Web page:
A group of university students attempted to march to the Vicepresidency building in Caracas, but were stopped by authorities from the National Guard and the National Bolivarian police. The students were hoping to present a document to officials outlining their grievances over the issues affecting the quality of their education.
Below, some pictures from the scene:
The students were prevented from reaching the building’s main doors. The head of the Federacion de Centros Universitarios [Federation of Universities] from the Universidad Central de Venezuela, Hasler Iglesia, said that the students would continue to try to have their opinions heard through peaceful means.
Faria: “I’m Not Looking at Any More Polls”
Minister of Communication and PSUV National Assembly candidate Jacqueline Faria said in an interview today that an opposition-led National Assembly would “reject all” government policies, and that she was not interested in what polls have to say leading up the the elections:
The battle over the polls is coming, and that’s why from now on I’m not looking at any more polls.
During the interview, Faria was asked to explain what she meant when she said in October that multi-hour long lines at supermarket “should be enjoyed”. Faria said that her words were taken out of context, and that what she really meant to say was that she did not want people to line up at big supermarket chains when they could instead go to open-air markets like the one she was speaking at that day.
CONSECOMERCIO: “Fair Price” Adjustments Not Working
The head of the Consejo Nacional del Comercio y los Servicios [National Council of Commerce and Services] (CONSECOMERCIO), Cipriana Ramos, said that a recent government measure to slash prices at retailers around the county has been largely unsuccessful.
Ramos said that while the measure could have the effect of exhausting stocks, Venezuelans do not appear to be taking advtange of the 10-50% in savings so far. Ramos explained:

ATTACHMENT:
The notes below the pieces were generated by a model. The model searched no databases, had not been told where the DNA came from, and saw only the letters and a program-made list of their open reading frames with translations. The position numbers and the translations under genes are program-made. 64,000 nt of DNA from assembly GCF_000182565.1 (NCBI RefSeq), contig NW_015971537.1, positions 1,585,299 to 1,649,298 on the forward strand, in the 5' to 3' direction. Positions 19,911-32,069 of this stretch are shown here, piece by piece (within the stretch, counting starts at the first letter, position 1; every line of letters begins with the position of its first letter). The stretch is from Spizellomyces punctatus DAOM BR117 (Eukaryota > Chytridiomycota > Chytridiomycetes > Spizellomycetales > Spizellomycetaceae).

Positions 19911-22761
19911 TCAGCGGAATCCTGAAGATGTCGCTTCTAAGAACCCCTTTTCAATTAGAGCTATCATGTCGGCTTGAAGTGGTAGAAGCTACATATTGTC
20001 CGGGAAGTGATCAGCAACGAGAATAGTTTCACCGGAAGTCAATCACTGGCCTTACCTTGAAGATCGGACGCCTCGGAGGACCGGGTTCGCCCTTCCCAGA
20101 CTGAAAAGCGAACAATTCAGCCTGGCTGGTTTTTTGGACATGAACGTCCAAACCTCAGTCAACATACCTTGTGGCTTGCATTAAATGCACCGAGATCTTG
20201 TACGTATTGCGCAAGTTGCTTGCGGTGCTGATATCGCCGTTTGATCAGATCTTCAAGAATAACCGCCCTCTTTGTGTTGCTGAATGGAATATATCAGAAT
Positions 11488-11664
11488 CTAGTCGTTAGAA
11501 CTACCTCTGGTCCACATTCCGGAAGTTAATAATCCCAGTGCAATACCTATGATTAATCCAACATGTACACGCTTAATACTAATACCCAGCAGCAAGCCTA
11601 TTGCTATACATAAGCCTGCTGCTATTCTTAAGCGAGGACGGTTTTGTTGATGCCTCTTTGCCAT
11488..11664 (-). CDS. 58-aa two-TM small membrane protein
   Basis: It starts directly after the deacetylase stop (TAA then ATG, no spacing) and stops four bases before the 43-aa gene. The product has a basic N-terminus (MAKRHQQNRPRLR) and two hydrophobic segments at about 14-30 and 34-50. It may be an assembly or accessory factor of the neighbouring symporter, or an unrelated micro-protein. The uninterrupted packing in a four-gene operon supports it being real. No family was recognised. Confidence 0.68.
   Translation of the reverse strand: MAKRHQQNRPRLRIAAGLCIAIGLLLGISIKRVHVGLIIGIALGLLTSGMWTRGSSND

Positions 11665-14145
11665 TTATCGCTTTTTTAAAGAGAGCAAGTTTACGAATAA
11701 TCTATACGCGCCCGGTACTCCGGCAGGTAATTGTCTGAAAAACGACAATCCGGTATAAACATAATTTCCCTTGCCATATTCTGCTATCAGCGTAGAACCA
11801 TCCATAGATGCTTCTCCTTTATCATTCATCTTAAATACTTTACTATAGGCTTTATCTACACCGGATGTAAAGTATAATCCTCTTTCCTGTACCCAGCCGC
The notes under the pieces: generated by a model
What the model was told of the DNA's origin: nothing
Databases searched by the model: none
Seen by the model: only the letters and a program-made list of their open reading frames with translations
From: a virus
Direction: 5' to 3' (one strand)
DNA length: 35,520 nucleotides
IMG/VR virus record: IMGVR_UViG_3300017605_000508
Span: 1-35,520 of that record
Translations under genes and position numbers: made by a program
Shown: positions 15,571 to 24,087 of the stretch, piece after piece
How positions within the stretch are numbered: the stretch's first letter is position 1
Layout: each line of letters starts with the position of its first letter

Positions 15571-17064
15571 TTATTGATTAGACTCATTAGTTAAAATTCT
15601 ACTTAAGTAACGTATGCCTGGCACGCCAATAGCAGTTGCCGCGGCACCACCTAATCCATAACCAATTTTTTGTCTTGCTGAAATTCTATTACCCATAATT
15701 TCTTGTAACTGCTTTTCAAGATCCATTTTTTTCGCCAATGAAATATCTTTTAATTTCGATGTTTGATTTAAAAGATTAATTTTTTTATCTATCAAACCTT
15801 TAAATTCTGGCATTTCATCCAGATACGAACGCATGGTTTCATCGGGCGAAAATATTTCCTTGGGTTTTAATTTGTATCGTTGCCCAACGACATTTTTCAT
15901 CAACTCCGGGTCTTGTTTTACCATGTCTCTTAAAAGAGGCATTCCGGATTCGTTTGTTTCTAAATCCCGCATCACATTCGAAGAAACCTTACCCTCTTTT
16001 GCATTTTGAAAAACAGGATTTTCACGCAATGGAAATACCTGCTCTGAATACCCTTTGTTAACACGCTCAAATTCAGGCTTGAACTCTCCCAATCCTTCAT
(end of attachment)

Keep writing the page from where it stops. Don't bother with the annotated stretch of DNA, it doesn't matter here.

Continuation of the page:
Where there were sales no one was buying anything, because there’s no money and these aren’t the things that people need.
Starting last week, the government began to mandate price reductions at retailers in some malls.
Cost of School Supplies Up 356% in 1 Year
The Centro de Documentacion y Analisis para los Trabajadores [Centre for Worker’s Documentation and Analysis] (CENDA) announced today that the average price for school uniforms and other supplies has increased by an average of 356% in just one year.
According to the group’s report, a preschooler needs Bs. 44,557.91 to be properly outfitted for school. The price to outfit a primary school student jumped by 406.4% to a total of Bs. 59,953.30. High school students are hardest hit in nominal terms by the increase in prices, needing approximately Bs. 71,498.47 to purchase all they need to be prepared for school.
The same study found that the price for colouring pencils went up 1,137% over the last year, while books of various types saw an increase of anywhere between 300%-1,000%.
Torrealba: Gov’t To Take More Measures Leading Up to Election
Jesus Torrealba, the head of the Mesa de la Unidad Democratica, said that an increasingly desperate national government would take more measures just before the December 6 parliamentary elections to at least create the illusion that the country’s situation is improving. Torrealba said that one such measures will involve ordering dramatic slashes to prices for food and consumer goods just six days before the election.
Torrealba reminded listeners that two years ago, shortly before municipal elections were scheduled to take place, Maduro called on supporters to “empty the shelves” at Daka, a popular electronics store. Maduro’s comments resulted in a looting spree known as the Dakazo that affected inventories for months afterwards.
Torrealba called on Venezuelans to remain vigilant for such tactics, saying:
As a result, nothing remained on the shelves that month nor the year after. The whole country knows what Dakazos mean, whether they involve electronics or food.
Torrealba also said that the MUD would focus observer attention on electoral districts which have historically reported the most discrepancies.
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